Lost diary reveals extraordinary story of Bletchley Park codebreaker’s broken romance with German divorcee whose three Nazi sons fought for Hitler
- Becky Edmunds found John Richard Perceval’s diaries covering 1925 to 1976
- Perceval was on a team that cracked Germany’s Enigma code at Bletchley Park
- He was in love with a German woman whose sons fought for Hitler in the war
Perceval (pictured) was born in 1909 and wrote journals documenting his life and his three major romances from 1925 to 1976
A diary found in a rubbish heap has revealed the romance between a British intelligence officer and a German woman whose sons fought for Hitler.
The journals belonged to John Richard Perceval who wrote about his rocky relationship with a German woman, 21 years older than him, while he worked in Hut 3 at Bletchley Park on the team that cracked Germany’s Enigma code.
Perceval worked on the Enigma team at Bletchley Park during the Second World War, and wrote an extensive journal on his struggles with work and love.
His notebooks were found discarded in Brighton and saved moments before they would have been taken to the dump.
The finder Becky Edmunds said: ‘My heart raced I knew that if I had walked down the street just a few minutes later this piece of history would have ended up in landfill,’ said Becky.
MI6 codebreaker John Richard Perceval’s journals were found in the rubbish in Brighton a year after his death in 1998. They give a fascinating insight into his life
They show he fell in love with a German woman Sorina Eiche 21 year his senior whom he married in 1936. Here is a postcard Eiche sent to her husband during World War Two
Perceval’s journals cover the time period 1925 to 1976 and tell what is was like living and working at Bletchley Park, the effects of his work on his mental health, his account of VE Day and his love story with Sorina Eiche.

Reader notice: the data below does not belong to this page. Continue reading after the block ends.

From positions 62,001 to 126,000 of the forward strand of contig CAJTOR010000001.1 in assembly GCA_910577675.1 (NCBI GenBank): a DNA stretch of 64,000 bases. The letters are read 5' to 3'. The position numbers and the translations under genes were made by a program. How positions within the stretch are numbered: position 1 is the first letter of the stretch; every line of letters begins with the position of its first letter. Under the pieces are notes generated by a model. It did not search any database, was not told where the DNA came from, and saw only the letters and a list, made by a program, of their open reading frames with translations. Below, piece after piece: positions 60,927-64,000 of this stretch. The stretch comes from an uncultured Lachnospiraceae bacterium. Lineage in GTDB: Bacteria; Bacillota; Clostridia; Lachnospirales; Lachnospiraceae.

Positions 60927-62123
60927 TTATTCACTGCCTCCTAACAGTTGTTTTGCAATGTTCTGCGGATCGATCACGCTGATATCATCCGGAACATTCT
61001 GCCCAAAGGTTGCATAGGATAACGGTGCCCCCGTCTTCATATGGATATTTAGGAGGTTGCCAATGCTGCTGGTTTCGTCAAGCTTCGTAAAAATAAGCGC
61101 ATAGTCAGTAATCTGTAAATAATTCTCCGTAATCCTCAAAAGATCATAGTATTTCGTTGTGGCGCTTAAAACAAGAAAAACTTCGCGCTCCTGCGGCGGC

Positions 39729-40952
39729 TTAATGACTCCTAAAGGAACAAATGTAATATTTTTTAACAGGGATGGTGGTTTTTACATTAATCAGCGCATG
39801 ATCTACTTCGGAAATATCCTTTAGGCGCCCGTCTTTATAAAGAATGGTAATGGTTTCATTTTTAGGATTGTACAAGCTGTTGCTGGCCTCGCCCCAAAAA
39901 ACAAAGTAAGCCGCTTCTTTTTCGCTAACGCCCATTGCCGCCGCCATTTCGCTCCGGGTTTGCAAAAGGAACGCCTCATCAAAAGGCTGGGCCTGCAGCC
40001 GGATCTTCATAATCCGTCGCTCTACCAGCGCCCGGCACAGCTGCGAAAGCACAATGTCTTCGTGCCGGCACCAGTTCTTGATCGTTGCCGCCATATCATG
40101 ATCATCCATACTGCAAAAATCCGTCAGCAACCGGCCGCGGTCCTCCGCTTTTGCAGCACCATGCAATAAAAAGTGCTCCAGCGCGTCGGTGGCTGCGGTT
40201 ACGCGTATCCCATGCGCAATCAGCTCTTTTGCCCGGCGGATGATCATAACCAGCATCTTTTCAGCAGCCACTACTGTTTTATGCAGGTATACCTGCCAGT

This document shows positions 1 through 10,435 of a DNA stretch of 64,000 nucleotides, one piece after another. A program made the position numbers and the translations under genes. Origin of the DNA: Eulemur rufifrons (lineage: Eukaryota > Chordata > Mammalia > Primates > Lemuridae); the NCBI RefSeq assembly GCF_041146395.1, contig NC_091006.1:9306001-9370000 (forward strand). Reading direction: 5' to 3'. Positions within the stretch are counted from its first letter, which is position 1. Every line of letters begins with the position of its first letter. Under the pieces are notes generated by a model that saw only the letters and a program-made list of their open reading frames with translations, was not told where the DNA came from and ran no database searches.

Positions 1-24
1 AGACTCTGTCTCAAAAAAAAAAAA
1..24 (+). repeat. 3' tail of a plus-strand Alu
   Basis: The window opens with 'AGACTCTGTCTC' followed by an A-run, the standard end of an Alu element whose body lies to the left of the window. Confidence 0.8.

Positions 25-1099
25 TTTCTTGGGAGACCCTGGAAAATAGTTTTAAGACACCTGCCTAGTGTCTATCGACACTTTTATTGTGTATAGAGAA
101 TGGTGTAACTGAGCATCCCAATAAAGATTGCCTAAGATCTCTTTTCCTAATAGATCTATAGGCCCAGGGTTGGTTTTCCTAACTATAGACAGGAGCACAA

Eiche was a German woman with three sons from a previous marriage who all fought for Hitler.
She had been married twice before she married Perceval in Singapore in 1936.
When the Second World War broke out Eiche moved from the UK to Switzerland so she could be with her sons and left Perceval heartbroken.
In 1940 Perceval wrote: ‘I have not seen Sorina for over seven months, and I do not think I am likely to see her again until this war has ended.
‘It left me to face the war alone, a time when the blessing of a loving wife would have meant so much to me.’
After the war the couple were reunited and lived together in Germany.
Becky studied the journals for years and has spent 21 years making a 21-episode web serious to tell Perceval’s story.
Perceval was a journalist who was recruited as a codebreaker at Bletchley Park (pictured)
Bletchley Park in Buckinghamshire (above) housed all of MI6’s top secret WWII codebreakers
What is an Enigma machine and how did British mathematician Alan Turing and his team break the code?
The Enigma was a type of enciphering machine used by the German armed forces to send messages securely during the Second World War.
The Enigma was a type of enciphering machine used by the German armed forces in the Second World War
It used a complex series of rotors and lights to encrypt messages by swapping letters around via an ever-changing ‘Enigma code’.
Polish mathematicians worked out how to read Enigma messages prior to 1939, and shared this information with the British.
But German cryptographers upgraded the security of the machines at the outbreak of the war by changing the cipher system daily.
A team of researchers, including famed British mathematician Alan Turing, eventually broke the enigma code in 1941.
They invented devices known as Bombe machines that could decipher the enigma code, allowing Allied forces to intercept German messages.
It is believed that the work of Turing and his team shortened the war’s duration by up to two years.
Source: Read Full Article